US oil firm makes final clean-up of spills off Shandong
US oil company ConocoPhillips scrambled yesterday to meet a deadline imposed by China to finish cleaning up oil spills in Bohai Bay.
An official from the environmental protection department of the State Oceanic Administration's northern seas branch in Qingdao, Shandong, said all clean-up efforts had to be finished by midnight and 'ConocoPhillips has been kept quite busy throughout the day'.
'We are busy too - getting our boats, ships, jets and staff members ready to enter [Bohai Bay waters] after ConocoPhillips departs,' she said. 'We will collect samples, test them in labs and prepare a report overnight.' She said the public could expect an official decision today. The administration, which plans to sue the company over the series of oil spills that began in June, has threatened further action if it fails to meet the deadline for completing the clean-up and preventing new leaks.
The marine authorities set an August 31 deadline for the US operator to seal leaks on the sea floor and remove traces of oil from the ocean surface near Penglai 19-3, China's biggest offshore oilfield, which it operates in partnership with CNOOC, one of China's big three oil companies.
ConocoPhillips said last night that it had completed both tasks. 'We have made substantial progress,' it said. 'We are continuing to survey the area to capture any potential remnants that may work their way to the seabed.'
A senior oceanic administration official told the Xinhua-run Economic Information Daily it might shut down five other platforms operated by ConocoPhillips China if the firm missed the deadline and if solid proof linked the spills to its actions.
But an official at the administration's Beijing headquarters said divided opinions internally had prevented it from making tough decisions so far. A lack of consensus and determination made harsh punishment, such as closing more platforms, almost impossible, he said.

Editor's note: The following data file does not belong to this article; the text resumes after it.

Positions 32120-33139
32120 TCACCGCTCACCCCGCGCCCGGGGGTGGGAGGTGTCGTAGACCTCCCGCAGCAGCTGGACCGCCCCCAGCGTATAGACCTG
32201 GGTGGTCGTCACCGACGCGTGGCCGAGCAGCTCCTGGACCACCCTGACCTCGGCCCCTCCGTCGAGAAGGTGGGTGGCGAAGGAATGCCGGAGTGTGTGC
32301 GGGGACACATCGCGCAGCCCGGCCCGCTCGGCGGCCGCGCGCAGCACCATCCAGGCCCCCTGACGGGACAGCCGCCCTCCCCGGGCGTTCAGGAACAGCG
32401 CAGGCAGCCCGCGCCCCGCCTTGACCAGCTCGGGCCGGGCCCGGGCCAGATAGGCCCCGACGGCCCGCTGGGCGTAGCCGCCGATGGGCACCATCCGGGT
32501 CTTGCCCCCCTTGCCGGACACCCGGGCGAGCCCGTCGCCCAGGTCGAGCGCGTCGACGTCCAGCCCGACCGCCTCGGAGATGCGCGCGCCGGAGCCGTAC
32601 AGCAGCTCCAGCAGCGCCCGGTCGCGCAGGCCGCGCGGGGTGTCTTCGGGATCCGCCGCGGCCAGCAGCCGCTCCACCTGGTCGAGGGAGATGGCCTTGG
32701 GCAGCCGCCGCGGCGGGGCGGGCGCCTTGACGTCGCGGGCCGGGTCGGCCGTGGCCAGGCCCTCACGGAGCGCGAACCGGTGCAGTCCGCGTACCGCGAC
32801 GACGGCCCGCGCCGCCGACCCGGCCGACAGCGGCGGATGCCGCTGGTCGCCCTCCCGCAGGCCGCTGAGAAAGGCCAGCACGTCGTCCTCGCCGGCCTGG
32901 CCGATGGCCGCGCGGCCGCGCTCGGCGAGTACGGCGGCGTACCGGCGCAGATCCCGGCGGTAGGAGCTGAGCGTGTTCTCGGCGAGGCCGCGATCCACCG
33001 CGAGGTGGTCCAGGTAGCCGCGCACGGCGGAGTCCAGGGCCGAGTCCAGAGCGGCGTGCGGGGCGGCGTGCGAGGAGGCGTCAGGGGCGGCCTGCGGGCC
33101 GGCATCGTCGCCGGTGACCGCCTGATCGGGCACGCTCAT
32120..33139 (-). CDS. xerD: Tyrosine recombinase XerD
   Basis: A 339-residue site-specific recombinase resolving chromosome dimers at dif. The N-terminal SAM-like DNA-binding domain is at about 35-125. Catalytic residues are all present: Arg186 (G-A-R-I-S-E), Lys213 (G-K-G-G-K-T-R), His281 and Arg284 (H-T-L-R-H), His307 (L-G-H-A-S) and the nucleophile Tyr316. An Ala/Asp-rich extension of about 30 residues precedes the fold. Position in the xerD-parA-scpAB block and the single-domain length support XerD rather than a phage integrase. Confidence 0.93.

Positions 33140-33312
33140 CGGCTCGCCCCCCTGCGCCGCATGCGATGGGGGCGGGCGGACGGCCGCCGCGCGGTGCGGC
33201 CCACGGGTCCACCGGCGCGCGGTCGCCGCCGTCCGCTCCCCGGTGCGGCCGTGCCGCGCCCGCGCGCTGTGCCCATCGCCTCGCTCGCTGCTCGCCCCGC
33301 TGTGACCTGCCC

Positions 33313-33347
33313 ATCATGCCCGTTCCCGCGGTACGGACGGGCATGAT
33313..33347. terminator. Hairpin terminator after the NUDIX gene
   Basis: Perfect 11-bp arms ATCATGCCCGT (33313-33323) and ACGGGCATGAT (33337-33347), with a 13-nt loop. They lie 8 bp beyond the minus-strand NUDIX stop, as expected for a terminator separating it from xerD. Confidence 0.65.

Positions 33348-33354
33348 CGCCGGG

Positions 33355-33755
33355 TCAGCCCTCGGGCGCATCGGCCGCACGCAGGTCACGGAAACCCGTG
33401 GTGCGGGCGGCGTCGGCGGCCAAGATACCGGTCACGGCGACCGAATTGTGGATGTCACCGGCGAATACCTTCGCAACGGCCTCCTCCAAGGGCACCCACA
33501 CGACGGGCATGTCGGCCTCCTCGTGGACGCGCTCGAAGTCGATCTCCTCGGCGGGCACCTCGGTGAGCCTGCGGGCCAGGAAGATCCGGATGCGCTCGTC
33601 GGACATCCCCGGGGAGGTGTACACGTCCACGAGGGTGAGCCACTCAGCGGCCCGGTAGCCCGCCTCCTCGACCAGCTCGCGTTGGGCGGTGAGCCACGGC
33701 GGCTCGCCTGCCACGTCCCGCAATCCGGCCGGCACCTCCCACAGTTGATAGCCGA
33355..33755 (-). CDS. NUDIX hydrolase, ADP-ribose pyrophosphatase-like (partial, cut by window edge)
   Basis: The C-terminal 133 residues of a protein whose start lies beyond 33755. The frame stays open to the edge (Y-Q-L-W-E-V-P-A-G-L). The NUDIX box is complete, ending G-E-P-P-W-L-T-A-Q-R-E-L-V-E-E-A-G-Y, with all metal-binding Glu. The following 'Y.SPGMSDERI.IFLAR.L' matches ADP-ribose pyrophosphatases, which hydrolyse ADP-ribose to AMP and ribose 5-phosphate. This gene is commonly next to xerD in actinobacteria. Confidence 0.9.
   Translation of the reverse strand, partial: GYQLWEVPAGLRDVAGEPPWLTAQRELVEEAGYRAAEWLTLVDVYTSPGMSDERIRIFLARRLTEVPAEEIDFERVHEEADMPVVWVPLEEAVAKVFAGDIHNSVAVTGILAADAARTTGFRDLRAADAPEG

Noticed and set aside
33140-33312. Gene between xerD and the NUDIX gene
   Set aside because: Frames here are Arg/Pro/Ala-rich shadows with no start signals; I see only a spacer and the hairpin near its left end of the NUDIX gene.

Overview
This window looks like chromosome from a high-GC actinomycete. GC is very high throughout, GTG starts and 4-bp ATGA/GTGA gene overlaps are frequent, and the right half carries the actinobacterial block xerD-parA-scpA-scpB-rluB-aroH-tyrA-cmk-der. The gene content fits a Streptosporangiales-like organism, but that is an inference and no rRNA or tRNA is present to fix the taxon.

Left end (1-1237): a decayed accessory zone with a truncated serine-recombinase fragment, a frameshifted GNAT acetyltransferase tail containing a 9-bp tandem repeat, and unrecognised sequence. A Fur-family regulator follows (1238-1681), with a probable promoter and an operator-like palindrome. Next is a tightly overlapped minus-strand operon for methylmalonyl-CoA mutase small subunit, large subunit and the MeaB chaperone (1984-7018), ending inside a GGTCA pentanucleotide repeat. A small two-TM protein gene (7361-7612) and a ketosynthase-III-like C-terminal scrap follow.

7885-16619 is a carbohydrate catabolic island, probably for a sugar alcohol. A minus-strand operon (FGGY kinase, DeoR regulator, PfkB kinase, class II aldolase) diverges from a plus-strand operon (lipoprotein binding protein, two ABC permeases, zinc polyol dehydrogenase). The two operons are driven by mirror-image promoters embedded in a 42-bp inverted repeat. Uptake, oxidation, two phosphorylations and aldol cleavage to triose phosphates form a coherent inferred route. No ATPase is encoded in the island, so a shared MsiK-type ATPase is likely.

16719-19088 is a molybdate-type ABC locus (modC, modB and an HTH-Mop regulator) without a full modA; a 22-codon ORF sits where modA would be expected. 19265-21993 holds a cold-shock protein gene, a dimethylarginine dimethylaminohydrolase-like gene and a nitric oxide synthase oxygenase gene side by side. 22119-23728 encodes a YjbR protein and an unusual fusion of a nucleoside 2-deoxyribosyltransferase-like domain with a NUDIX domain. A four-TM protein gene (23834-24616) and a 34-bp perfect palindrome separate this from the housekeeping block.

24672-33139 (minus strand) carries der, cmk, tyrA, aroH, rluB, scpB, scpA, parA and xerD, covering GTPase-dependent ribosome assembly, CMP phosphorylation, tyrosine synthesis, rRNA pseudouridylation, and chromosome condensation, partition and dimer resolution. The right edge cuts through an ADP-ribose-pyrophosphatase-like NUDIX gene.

He said the deadline was a gesture to the public, and that if the administration was serious it would have unveiled a detailed punishment plan.
'We have increased pressure on ConocoPhillips and tried to make it agree on reasonable compensation,' the official said. 'We know that production will have to go on, oil drilling will have to continue and this incident will have to come to an end, but we hope ConocoPhillips pays dearly to give other operators a lesson.'
China National Offshore Oil Corp, the main owner of the leaking platforms, could not be reached for comment yesterday. It said earlier that it had helped in the clean-up but denied any responsibility for the spills.
The oceanic administration said on its website that all victims should gather under its wing to sue ConocoPhillips for compensation. The authorities had begun organising fishermen, aquaculture farms, beach resorts and other parties across 16 provinces to form a group of plaintiffs.
Jia Fangyi, a lawyer in Beijing who wanted to sue the administration for withholding news of the spills from the public for almost a month, said he had run into difficulty in getting a court to accept the case.
Jia said a judge from the Beijing Intermediate People's Court asked him last week to postpone the lawsuit because the oceanic administration was too busy to deal with the case. 'That's the most ridiculous request I have heard from a judge in decades of law practice,' he said. 'It is illegal.'